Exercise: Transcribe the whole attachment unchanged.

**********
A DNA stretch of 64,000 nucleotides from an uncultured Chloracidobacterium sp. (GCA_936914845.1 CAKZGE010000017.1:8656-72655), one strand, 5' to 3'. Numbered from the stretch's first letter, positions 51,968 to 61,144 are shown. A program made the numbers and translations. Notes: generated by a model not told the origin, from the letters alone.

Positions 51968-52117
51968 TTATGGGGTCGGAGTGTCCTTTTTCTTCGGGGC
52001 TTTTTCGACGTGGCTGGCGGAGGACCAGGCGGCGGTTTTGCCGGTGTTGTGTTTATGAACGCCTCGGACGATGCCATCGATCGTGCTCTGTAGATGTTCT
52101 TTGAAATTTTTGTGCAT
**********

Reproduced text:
A DNA stretch of 64,000 nucleotides from an uncultured Chloracidobacterium sp. (GCA_936914845.1 CAKZGE010000017.1:8656-72655), one strand, 5' to 3'. Numbered from the stretch's first letter, positions 51,968 to 61,144 are shown. A program made the numbers and translations. Notes: generated by a model not told the origin, from the letters alone.

Positions 51968-52117
51968 TTATGGGGTCGGAGTGTCCTTTTTCTTCGGGGC
52001 TTTTTCGACGTGGCTGGCGGAGGACCAGGCGGCGGTTTTGCCGGTGTTGTGTTTATGAACGCCTCGGACGATGCCATCGATCGTGCTCTGTAGATGTTCT
52101 TTGAAATTTTTGTGCAT